Sunday, October 17, 2010


I just got back from my old stomping ground - New York City. As always it was an amazing trip. In some ways it was like coming home, even though it felt like I never left. I hung out with friends, ate in some of my favorite restaurants, and explored just how much the city had changed in one short year. The Big Apple is one of those cities that is constantly evolving, yet somehow it manages to stay constant. Maybe not the same, but constant. There are always those things you can count on, and maybe take for granted, but it gives you a sense of comfort and familiarity amidst all the chaos. Faces change, businesses come and go, new buildings go up and down but the city's essence, it's energy, drive, and soul - those things never waiver, enticing us back time and again.

One Saturday afternoon I did something new. Some friends and I drove an hour outside of the city to go apple picking at the Wilkens Fruit & Fir Farm in Yorktown Heights. It was a crisp but sunny autumn day, perfect for meandering through an apple orchard munching on fresh-picked apples. There was a sumptuous selection of Golden and Red Delicious, Jonagold, Crispin, Empire, and Winesap. Believe me, nothing tastes better than an apple you hand picked yourself from a tree. After we had our half bushel of apples, we stopped in Tricia's Treats Bake Shop and oohed and awed over all the delectable baked goods before purchasing our own raspberry and apple pie to take home. It was a satisfyingly yummy day.

Over the next week I baked two apple tarts with the fresh apples we'd picked from the farm. I used a simple recipe from smitten kitchen, a classic apple tart from Alice Waters which was a 20 year-old recipe she nipped from Jacques Pepin during his days at Chez Panisse. You only need the minimum of ingredients - flour, sugar, butter, and apples. You can't get purer than that. The results were mouth watering, flaky and not too sweet. In a word - perfect. One of the great things about this recipe is that you don't need a bunch of fancy equipment or baking utensils. For my pate brisee crust, instead of an electric mixer I used two knives to "cut" in the butter. Instead of a tart pan, I went free form galette-style for a more "rustic" crust. It may have lacked the perfection of a bakery made tart, but it more than made up for it with its "home-made" deliciousness.

Alice Waters's Apple Tart
1 cup unbleached all-purpose flour
1/2 tsp sugar
1/8 tsp salt
6 tbsp (3/4 stick) unsalted butter, just softened, cut in 1/2-inch pieces
3 1/2 tbsp chilled water

2 pounds apples (Golden Delicious or another tart, firm variety), peeled, cored (save peels and cores), and sliced
2 tbsp unsalted butter, melted
5 tbsp sugar

1/2 cup sugar

MIX flour, sugar, and salt in a large bowl; add 2 tablespoons of the butter. Blend in a mixer until dough resembles coarse cornmeal. Add remaining butter; mix until biggest pieces look like large peas.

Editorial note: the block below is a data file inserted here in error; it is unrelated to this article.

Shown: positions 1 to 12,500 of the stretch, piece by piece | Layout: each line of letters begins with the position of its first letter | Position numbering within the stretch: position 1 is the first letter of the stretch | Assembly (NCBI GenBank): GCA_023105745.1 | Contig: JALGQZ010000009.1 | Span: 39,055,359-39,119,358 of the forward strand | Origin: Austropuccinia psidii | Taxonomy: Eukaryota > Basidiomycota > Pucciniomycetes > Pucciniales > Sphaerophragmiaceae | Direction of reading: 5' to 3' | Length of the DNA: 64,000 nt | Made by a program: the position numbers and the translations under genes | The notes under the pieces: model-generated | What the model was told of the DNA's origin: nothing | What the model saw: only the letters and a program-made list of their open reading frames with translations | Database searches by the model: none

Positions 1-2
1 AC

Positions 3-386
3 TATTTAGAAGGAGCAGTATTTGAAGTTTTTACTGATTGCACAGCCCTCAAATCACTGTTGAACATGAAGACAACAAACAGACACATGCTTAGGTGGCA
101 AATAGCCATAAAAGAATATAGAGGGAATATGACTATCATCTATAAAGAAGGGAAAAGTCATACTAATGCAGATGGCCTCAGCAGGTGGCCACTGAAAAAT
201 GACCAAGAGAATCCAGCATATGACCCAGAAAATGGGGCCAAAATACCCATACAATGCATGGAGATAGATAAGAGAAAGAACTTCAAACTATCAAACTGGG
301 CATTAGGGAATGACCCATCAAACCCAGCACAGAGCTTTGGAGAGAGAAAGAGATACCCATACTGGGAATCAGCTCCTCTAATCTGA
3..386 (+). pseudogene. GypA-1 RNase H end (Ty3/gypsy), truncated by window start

DRIBBLE in water, stir, then dribble in more, until dough just holds together. Toss with hands, letting it fall through fingers, until it’s ropy with some dry patches. If dry patches predominate, add another tablespoon water. Keep tossing until you can roll dough into a ball.

Flatten into a 4-inch-thick disk; refrigerate. After at least 30 minutes, remove; let soften so it’s malleable but still cold. Smooth cracks at edges. On a lightly floured surface, roll into a 14-inch circle about 1/8 inch thick. Dust excess flour from both sides with a dry pastry brush.

PLACE dough in a lightly greased 9-inch round tart pan, or simply on a parchment-lined baking sheet if you wish to go free-form, or galette-style with it. Heat oven to 400°F. (If you have a pizza stone, place it in the center of the rack.)

OVERLAP apples on dough in a ring 2 inches from edge if going galette-style, or up to the sides if using the tart pan. Continue inward until you reach the center. Fold any dough hanging over pan back onto itself; crimp edges at 1-inch intervals.

BRUSH melted butter over apples and onto dough edge. Sprinkle 2 tablespoons sugar over dough edge and the other 3 tablespoons over apples. (I don't like overly sweet desserts so I only use about 3 tablespoons of sugar total.)

BAKE in center of oven until apples are soft, with browned edges, and crust has caramelized to a dark golden brown (about 45 minutes), making sure to rotate tart every 15 minutes.

MAKE glaze: Put reserved peels and cores in a large saucepan, along with sugar. Pour in just enough water to cover; simmer for 25 minutes. Strain syrup through cheesecloth.

REMOVE tart from oven, and slide off parchment onto cooling rack. Let cool at least 15 minutes.

BRUSH glaze over tart, slice, and serve.

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